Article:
Klamath Basin Chinook and Coho Salmon
The Klamath Basin’s Chinook salmon and coho salmon serve a vital role in the watershed.
Together, they are key to the region’s water management, habitat restoration and fishing.
However, years of declining population have led to federally mandated salmon restoration plans—plans that complicate the diversion of Klamath water for agriculture and other uses.
In addition to the environmental consequences, the decline of the Klamath River salmon runs represents a significant economic loss as well. For instance, fishery closures in 2006 prompted Congress to appropriate $60.4 million to assist affected fishermen and tribes in Oregon and California.
Klamath Basin Coho and Chinook Salmon Background
Coho salmon, which spawn in the fall, were once abundant in the Klamath Basin, although the historic size of the population is not well established.
The Southern Oregon and Northern California coho populations have declined sharply since the mid-20th century due to the effects of logging, mining, dams, wetland loss, water withdrawals, poor water quality and over-fishing. Compared with Chinook salmon, coho salmon spend significantly more time in freshwater before migrating to the ocean. This trait makes coho populations more susceptible to habitat degradation in rivers and streams.
As a result of the decline of the species, the Klamath River commercial coho fisheries were closed in 1994, and in 1997 the region’s coho were listed as threatened under the federal Endangered Species Act.
Meanwhile, spring-run Chinook populations declined sharply in the 19th century because of hydraulic mining, fishing, water diversions and the construction of dams on the Klamath River’s tributaries. The spring-run continued to decline with the construction of the Klamath Hydroelectric Project dams, which blocked access to the Upper Basin, as well as the expansion of logging in the mid-20th century, which covered spawning gravel with silt.
Today, the fall Chinook run is the largest in the Klamath River, and it is the only salmon run open to fishing.
Some critics of salmon restoration efforts suggest that the hatcheries should simply produce more fish to compensate for the declining wild salmon populations. But heavy production in hatcheries tends to yield an unsustainable population of fish that is dependent on hatchery operations, lacks genetic diversity and crowds out the remaining wild fish.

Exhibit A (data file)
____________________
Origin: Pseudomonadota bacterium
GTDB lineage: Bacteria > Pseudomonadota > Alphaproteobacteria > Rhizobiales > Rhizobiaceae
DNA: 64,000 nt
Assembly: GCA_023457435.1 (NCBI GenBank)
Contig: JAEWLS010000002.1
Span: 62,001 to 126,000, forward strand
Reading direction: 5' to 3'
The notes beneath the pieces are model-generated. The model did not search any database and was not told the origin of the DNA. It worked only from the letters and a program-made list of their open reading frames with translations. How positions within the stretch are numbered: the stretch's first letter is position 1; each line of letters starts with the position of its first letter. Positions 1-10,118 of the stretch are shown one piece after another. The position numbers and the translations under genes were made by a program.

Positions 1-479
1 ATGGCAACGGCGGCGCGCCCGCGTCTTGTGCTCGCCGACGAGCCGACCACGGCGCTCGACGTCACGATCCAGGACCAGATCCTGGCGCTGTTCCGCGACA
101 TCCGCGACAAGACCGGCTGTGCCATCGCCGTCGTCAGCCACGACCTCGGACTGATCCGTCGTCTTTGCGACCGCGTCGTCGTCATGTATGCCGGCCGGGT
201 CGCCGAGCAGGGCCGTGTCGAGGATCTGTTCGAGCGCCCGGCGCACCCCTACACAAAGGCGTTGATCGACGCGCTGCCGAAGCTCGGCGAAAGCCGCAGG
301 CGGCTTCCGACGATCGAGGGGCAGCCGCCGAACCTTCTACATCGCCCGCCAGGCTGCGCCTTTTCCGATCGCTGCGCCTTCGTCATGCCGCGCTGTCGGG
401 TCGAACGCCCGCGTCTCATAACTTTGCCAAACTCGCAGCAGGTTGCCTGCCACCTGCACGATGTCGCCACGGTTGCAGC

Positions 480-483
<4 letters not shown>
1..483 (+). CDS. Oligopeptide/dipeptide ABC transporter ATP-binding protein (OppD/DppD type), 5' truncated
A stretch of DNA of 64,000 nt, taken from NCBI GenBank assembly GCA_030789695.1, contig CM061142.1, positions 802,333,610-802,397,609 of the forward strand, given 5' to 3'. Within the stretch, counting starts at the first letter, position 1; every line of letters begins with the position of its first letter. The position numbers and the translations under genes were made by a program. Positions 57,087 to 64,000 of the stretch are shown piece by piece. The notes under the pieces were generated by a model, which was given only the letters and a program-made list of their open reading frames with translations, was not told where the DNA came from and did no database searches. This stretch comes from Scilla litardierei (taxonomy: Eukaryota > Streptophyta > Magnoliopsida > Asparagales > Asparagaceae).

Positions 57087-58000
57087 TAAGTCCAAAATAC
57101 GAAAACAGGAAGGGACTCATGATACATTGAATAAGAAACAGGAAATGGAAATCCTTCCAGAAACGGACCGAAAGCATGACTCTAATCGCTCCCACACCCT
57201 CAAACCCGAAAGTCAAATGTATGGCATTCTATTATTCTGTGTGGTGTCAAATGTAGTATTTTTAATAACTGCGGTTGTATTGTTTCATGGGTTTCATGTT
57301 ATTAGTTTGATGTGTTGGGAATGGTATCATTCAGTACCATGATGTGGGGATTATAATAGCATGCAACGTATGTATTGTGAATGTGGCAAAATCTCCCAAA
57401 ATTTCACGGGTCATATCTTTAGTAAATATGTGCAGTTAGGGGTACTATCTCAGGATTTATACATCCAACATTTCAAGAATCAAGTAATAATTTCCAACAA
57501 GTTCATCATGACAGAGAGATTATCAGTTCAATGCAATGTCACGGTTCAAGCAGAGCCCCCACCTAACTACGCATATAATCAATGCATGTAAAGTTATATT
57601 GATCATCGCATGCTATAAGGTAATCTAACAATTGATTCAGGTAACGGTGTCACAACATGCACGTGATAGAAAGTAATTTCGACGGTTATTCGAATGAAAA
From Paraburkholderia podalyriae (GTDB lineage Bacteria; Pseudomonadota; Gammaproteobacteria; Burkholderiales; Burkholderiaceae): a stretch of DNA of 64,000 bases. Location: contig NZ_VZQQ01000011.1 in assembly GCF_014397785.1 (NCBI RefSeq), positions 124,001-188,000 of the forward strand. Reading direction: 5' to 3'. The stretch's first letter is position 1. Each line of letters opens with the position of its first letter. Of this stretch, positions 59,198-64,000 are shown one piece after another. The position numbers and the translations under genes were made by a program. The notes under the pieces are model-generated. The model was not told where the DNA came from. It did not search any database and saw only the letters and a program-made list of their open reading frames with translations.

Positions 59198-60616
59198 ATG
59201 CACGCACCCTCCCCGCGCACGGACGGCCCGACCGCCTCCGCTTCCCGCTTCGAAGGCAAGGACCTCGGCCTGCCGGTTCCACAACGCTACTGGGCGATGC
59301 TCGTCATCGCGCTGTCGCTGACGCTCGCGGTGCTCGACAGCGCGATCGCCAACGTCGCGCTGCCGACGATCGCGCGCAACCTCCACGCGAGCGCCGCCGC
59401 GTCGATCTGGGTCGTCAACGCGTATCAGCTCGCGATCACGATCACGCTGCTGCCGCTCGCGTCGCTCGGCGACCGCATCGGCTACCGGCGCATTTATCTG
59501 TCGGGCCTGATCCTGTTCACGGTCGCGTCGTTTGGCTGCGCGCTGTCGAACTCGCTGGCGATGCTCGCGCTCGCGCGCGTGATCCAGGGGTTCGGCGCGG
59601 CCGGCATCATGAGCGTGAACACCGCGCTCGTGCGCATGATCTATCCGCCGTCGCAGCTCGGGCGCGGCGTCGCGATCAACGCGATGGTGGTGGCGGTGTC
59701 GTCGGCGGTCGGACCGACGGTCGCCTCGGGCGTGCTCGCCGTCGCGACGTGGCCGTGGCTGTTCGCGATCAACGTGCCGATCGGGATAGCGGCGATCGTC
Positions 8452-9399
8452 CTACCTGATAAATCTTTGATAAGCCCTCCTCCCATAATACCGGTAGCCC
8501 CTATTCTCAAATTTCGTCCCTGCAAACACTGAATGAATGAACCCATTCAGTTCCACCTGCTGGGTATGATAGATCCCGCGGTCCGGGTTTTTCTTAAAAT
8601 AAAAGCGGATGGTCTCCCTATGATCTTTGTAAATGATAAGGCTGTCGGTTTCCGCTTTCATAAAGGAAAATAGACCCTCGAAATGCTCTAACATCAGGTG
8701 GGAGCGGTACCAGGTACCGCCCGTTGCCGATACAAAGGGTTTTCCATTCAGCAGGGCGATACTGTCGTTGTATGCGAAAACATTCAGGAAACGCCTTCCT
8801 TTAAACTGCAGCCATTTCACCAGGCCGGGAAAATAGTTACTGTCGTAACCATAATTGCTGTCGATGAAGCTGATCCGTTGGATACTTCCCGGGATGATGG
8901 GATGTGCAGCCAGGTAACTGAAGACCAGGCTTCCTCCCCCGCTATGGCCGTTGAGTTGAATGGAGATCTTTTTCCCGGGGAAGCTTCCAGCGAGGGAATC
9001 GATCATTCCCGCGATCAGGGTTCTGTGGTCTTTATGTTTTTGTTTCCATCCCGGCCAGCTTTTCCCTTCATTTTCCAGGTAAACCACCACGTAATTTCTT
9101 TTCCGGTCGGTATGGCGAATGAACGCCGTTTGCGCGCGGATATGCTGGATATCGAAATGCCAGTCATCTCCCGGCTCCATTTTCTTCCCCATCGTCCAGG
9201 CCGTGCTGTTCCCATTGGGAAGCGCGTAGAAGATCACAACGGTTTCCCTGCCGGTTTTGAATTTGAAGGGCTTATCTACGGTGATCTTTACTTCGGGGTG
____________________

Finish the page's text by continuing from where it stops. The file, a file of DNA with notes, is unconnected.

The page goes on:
Chinook and coho salmon also experienced several crises in 2001 and 2002, including depleted water levels and disease. Disease killed roughly 34,000 fish because of low flows in the river, unfavorable channel configuration, and crowded conditions.
Next Steps for Coho and Chinook Salmon
The needs of each of the Basin’s many water interests — from farmers to tribes to commercial salmon fishermen to wildlife refuges — have often conflicted with one another.
In the last several years, there has been a major multilateral effort to reach a compromise.
This effort has yielded two linked agreements, the Klamath Basin Restoration Agreement and the Klamath Hydroelectric Settlement Agreement. These agreements aim to ease tensions among stakeholders and to bring about a major salmon restoration effort and the removal of four hydroelectric dams. This restoration proposal includes a 10-year habitat restoration effort funded by the federal government that has to be approved by Congress.
In the meantime, Klamath tribes were awarded water rights to the Upper Klamath Basin in March, 2013. The tribes, including the Kauk and Yurak, now have oversight of Klamath River flows under the “the first in time, first in use” water doctrine. With the Klamath River basin experiencing a severe drought, area farmer are concerned about access to Klamath water for irrigation. These developments have the potential to trigger a new round of Klamath water wars and unravel the Klamath Basin Restoration Agreement.